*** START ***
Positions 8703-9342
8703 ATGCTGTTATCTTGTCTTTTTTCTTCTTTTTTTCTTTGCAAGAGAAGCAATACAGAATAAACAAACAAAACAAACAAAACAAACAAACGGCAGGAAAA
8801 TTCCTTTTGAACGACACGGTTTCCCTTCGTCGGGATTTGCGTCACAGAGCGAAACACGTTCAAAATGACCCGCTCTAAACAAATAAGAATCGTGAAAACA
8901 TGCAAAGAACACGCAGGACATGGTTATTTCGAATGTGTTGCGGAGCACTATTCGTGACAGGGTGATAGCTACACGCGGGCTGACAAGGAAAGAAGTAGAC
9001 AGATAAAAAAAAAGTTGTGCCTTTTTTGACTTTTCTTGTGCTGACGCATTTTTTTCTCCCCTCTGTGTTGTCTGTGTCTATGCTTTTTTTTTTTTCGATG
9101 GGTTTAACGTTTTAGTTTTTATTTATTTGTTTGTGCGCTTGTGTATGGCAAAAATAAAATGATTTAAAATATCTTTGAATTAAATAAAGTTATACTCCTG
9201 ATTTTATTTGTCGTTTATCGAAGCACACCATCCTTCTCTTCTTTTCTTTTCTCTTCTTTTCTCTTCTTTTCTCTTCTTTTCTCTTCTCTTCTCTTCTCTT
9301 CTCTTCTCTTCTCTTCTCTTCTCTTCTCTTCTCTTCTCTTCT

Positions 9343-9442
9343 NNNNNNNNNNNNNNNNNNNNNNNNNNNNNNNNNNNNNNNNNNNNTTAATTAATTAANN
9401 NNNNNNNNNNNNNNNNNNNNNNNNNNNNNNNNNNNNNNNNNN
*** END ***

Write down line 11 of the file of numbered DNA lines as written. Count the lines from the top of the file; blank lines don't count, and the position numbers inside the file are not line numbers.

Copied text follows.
9401 NNNNNNNNNNNNNNNNNNNNNNNNNNNNNNNNNNNNNNNNNN